The dimensions of a tennis court are defined and regulated by the International Tennis Federation (ITF) governing body and are written down in the annual 'Rules of Tennis' document.[1] The court is 78 feet (23.77 metres) long. Its width is 27 feet (8.23 metres) for singles matches and 36 feet (10.97 metres) for doubles matches.[2] The service line is 21 feet (6.40 metres) from the net.[2] Additional clear space around the court is needed in order for players to reach overrun balls for a total of 60 feet (18 metres) wide and 120 feet (37 metres) long. A net is stretched across the full width of the court, parallel with the baselines, dividing it into two equal ends. The net is 3 feet 6 inches (1.07 metres) high at the posts, and 3 feet (0.91 metres) high in the center.[3] The net posts are 3 feet (0.91 metres) outside the doubles court on each side or, for a singles net, 3 feet (0.91 metres) outside the singles court on each side.
I reckon the best thing would be for courses like Tennis Xpress to introduce a ‘recreational’ level for those who want to play on Sundays and may have hit some balls with mates before but who need help correcting technique or gaining more confidence in their game – leaving the very, very rusty or beginners to go slowly without fear of ridicule or frustration.
The head-light balance point is rarer in professional tennis than it once was, as the sport has converted to larger-headed rackets, stiffer rackets, stiffer strings, more western grips and accompanying stroke production, and more topspin. The head-light balance point is most optimal for the serve and volley style with a continental grip. Serve and volley is no longer a viable option for nearly all professionals as the mode of playing for most points in a match. Head-heavy rackets became popular, mainly with recreational players, primarily with the introduction of the Wilson ProFile widebody racket. The head-light balance makes volleys and serves easier to produce, while groundstrokes are less stable. The head-heavy balance makes groundstrokes more stable, which typically increases the player's comfort for swinging harder to add power, but makes serves and volleys more cumbersome. A head-heavy balance also puts more stress on the elbow and shoulder.[12]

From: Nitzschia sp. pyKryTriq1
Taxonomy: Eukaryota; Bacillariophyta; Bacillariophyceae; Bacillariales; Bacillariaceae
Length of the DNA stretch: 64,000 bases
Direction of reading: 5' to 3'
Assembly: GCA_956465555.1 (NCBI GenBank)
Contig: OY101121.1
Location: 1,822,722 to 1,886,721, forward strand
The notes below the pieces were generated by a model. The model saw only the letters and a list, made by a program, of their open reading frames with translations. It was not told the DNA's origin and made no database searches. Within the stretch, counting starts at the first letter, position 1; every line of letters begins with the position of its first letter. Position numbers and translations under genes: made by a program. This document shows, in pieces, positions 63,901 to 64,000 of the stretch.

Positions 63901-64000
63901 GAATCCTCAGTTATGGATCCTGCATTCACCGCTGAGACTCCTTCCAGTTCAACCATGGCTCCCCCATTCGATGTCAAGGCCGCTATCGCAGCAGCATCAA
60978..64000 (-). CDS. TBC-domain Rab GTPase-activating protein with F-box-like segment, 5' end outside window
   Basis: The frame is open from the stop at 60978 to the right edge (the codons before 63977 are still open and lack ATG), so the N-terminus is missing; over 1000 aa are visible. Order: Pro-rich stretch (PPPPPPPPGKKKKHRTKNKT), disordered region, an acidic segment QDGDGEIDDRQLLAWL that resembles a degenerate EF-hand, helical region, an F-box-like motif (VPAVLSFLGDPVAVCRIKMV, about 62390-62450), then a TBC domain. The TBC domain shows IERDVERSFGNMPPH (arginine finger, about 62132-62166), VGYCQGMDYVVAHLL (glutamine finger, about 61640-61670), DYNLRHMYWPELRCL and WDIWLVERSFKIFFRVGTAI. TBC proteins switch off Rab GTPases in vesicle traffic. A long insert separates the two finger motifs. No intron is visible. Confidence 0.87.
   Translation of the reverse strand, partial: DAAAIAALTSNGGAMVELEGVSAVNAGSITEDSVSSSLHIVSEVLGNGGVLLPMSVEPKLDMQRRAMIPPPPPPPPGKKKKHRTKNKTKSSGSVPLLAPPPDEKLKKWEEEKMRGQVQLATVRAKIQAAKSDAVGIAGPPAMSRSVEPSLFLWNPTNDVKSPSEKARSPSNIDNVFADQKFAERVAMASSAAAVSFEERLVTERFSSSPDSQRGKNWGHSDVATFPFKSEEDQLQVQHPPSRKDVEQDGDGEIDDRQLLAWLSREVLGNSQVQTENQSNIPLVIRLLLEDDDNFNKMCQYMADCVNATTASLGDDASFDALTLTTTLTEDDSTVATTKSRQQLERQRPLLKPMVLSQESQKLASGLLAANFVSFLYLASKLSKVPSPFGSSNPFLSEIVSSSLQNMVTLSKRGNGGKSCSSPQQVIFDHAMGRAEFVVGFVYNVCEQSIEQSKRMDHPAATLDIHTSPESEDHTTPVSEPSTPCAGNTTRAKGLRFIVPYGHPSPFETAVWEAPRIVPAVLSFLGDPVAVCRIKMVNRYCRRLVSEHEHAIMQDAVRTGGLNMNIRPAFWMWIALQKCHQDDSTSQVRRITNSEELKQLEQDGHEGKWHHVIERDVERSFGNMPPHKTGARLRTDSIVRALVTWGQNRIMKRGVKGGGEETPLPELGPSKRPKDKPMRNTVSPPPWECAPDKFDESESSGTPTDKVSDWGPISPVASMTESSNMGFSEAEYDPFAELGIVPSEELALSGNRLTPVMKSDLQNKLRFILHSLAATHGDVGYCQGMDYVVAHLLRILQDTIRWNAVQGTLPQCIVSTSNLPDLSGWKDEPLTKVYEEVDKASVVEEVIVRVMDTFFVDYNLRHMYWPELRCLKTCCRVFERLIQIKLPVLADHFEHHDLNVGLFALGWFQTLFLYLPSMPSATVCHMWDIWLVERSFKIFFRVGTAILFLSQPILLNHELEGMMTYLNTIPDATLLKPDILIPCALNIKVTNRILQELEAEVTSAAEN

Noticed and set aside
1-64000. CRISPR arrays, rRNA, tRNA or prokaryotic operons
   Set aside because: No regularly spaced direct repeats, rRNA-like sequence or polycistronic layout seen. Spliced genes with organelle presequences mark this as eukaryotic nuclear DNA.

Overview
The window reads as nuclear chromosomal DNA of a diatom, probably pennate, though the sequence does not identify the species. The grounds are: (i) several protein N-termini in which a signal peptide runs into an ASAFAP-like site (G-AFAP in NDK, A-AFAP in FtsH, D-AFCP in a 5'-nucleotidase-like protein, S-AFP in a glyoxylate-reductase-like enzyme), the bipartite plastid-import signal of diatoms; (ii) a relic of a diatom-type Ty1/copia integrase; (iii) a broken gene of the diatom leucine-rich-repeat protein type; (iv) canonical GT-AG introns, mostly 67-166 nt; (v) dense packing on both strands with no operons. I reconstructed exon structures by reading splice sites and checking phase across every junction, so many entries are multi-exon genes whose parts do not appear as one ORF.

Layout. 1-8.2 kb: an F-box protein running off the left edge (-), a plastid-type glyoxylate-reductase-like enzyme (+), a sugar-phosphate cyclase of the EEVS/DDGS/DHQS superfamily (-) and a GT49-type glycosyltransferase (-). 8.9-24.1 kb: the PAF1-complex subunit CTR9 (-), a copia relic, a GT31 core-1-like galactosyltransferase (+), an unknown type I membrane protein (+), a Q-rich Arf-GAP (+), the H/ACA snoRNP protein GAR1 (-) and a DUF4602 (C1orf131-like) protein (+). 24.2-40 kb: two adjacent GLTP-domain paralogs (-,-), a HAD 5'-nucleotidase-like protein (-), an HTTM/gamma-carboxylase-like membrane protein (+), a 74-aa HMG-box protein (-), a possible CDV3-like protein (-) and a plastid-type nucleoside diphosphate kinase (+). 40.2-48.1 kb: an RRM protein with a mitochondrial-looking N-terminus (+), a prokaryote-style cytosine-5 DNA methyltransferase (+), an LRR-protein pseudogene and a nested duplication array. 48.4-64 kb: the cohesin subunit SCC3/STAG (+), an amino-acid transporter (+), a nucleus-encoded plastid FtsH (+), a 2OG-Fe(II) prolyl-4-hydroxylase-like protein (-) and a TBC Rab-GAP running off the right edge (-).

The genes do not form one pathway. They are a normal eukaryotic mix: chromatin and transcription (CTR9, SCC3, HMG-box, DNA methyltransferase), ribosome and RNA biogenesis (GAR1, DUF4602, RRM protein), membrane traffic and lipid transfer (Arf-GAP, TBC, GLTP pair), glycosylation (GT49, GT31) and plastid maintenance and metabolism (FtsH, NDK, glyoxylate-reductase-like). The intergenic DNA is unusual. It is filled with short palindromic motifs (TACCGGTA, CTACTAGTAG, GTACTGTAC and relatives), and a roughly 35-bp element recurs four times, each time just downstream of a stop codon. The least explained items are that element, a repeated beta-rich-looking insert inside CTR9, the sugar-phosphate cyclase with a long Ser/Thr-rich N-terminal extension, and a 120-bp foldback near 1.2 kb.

Ego/fear=childISH and constrictive. Playful is ChildLIKE allows freedom from ego which results in ease and natural power. The adult self can choose when to let go. When and where it is safe. A tennis court is a safe universe with lines and rules. Those rules allow play without anxiety. Embrace the parameters and have fun. You’ve already won the hardest part and it works! (OK..I still swear my arse off, in a garbled language somewhere between a Glasgow dockyard and Babylon when I miss, but that’s fun too).

Further, the patenting of the first lawn mower in 1830, in Britain, is strongly believed to have been the catalyst, worldwide, for the preparation of modern-style grass courts, sporting ovals, playing fields, pitches, greens, etc. This in turn led to the codification of modern rules for many sports, including lawn tennis, most football codes, lawn bowls and others.[9]